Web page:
In-N-Out in Dallas? Who knew? Baseball writers, that’s who. You could put them on an island in some far flung sea and they’d be able to find an In-N-Out Burger. It’s just what they do.
I felt obligated to go anyway. The lobby was getting to be too much for me last night. The first 200 conversations that began with “so, who do you think the Mystery Team is?” were endurable but it got slightly less so as the evening wore on. Sometimes you just need a cheeseburger in that situation.
Not that anyone could or should think that Pujols talk was avoidable. He has dominated the first two days of the Winter Meetings, for obvious reasons. He’s huge. No one else is doing anything. And oh my God, the Marlins.
Maybe the Marlins with some hubris, too: they spread the word yesterday that they wanted a decision from Pujols last night. Well, it’s 7AM here and he’s still a free agent. As if they were going to pull their offer because of an arbitrary deadline. It’s like they’re trying to steal someone’s wife and are forcing her to run off with them tonight lest she think too hard about what she’s doing and change her mind. Albert will decide on Albert’s time.
Otherwise, in the event that, unlike me, you went to bed at a decent hour, wake up this morning to the knowledge that the Tigers are interested in Gio Gonzalez, though the A’s are apparently asking a mint. The Mariners are maintaining their pursuit of Prince Fielder. The Mets paid what seems like way too damn much money for Frank Francisco. Sandy Alderson seemed like a guy who understood supply and demand, but I suppose not. He isn’t the first GM to go reliever crazy this winter.
Pujols has to sign today, right? I mean, he can’t keep teasing us all like this, can he? Either way, we’ll be on the case again. Keep HBT up all day. Your boss will understand. This is serious business.
Blue Jays reliever Brett Cecil has had a rough start to the 2016 season. The lefty leads the majors in losses with five. With that, he carries an ugly 5.59 ERA in 9 2/3 innings. Cecil entered the season with a rather lengthy consecutive scoreless innings streak, but Jays fans seem to have short memories as the home crowd has directed boos at Cecil.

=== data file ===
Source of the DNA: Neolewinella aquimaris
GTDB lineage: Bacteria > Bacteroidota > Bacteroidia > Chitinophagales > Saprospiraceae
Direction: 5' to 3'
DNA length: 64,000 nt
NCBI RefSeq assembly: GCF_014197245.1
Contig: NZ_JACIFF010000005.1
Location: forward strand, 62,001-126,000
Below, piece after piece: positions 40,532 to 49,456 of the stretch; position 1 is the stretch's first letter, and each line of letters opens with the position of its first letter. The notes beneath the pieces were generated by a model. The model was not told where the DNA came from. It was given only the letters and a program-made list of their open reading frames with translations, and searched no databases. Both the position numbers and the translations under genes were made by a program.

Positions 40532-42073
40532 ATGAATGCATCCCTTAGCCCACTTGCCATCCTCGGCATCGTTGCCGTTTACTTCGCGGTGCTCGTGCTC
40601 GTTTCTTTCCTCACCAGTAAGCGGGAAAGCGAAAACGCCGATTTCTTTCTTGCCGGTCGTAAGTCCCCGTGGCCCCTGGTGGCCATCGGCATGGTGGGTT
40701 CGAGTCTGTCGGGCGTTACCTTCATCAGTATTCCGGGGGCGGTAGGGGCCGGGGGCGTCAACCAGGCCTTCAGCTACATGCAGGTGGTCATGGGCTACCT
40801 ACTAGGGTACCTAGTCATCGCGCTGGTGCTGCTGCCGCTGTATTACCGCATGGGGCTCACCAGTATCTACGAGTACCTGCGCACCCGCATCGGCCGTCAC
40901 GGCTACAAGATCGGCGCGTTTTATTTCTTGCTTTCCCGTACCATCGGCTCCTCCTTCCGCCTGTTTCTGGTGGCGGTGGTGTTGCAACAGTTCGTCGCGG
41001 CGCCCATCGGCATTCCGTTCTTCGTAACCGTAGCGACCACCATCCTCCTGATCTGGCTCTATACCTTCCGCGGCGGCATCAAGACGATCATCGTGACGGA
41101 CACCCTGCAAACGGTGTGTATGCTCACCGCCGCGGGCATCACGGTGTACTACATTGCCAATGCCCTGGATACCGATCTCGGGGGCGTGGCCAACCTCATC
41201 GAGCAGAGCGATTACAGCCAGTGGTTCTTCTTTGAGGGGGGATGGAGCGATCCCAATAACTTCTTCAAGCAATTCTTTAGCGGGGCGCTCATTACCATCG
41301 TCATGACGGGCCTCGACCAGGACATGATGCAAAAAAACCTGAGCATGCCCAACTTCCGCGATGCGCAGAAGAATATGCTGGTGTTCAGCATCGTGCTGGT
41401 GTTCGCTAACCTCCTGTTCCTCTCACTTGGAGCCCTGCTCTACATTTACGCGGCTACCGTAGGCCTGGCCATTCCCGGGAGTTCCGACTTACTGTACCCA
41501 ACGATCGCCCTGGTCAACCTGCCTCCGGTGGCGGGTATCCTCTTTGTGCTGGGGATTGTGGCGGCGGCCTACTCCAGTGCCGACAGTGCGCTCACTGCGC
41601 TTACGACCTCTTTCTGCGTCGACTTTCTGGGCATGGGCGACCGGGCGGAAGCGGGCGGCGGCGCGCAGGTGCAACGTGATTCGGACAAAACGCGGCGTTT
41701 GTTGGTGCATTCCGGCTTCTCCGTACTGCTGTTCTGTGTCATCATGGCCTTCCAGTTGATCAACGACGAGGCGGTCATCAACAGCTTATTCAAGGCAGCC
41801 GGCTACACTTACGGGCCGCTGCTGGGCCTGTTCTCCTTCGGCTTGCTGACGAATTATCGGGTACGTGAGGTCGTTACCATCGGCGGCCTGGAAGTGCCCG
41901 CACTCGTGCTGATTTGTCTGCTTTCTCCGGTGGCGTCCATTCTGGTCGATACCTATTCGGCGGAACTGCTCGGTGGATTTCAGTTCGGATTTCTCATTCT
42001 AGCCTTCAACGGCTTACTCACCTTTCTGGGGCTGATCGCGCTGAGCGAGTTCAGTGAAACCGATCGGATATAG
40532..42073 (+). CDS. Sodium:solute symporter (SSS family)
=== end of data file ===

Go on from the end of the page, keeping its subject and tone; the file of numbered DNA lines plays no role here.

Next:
TSN’s Scott MacArthur caught up with Cecil about the booing.
Struggling early isn’t anything new to Cecil. He rode a 5.96 ERA through June 21 last year, the final time in 2015 he would yield earned runs. From his next appearance on June 24 through the end of the regular season, he posted a 44/4 K/BB ratio over 31 2/3 innings. It would behoove Jays fans to show some more patience with the lefty as Cecil could easily turn things around as he did last season.
Diamondbacks right fielder Brandon Drury made a fantastic catch in foul territory to retire Martin Prado in the bottom of the fifth inning of Wednesday’s game in Miami. The ball was hit to shallow right field and Drury reached over the low wall before toppling over.
A fan standing nearby figured it’s the perfect time for a selfie. He stood in front of Drury while the ballplayer picked himself up off the concrete. The fan swung his phone around waggled a peace sign in front of the camera and snapped a photo.
“Selfie culture” is too often assailed by people who long ago fell out of touch. This fan, however, showed no concern for Drury’s well-being and was focused only on getting the selfie. Drury, for all this fan knew, could’ve broken a bone or suffered a concussion. Not cool.
Marlins slugger Giancarlo Stanton really likes May 4. May the fourth is “Star Wars Day” for the obvious, punny reason.
While he was doing his normal workouts, Stanton donned a Chewbacca mask, then dodged imaginary lasers and fired back at his imaginary enemies. Who knew Chewy was so buff?
Pirates center fielder Andrew McCutchen had trouble coming up with an Anthony Rizzo line drive in the top of the third inning. The ball seemed to curve at the last minute, clanking off of McCutchen’s glove, setting up first and third with two outs for the Cubs. McCutchen was sacked with an error. Ben Zobrist then cranked out a three-run home run off of starter Juan Nicasio to put the Cubs up 3-0.
Per Rob Biertempfel of the Pittsburgh Tribune-Review, McCutchen said after the game, “Whoever scored that an error should be fired. That’s unbelievable. I did everything I could to catch it.”
Here’s the video. Rule 9.12(a) in baseball’s official rules states:
(a) The official scorer shall charge an error against any fielder:
(1) whose misplay (fumble, muff or wild throw) prolongs the time at bat of a batter, prolongs the presence on the bases of a runner or permits a runner to advance one or more bases
Pretty cut and dried stuff here. It was an error.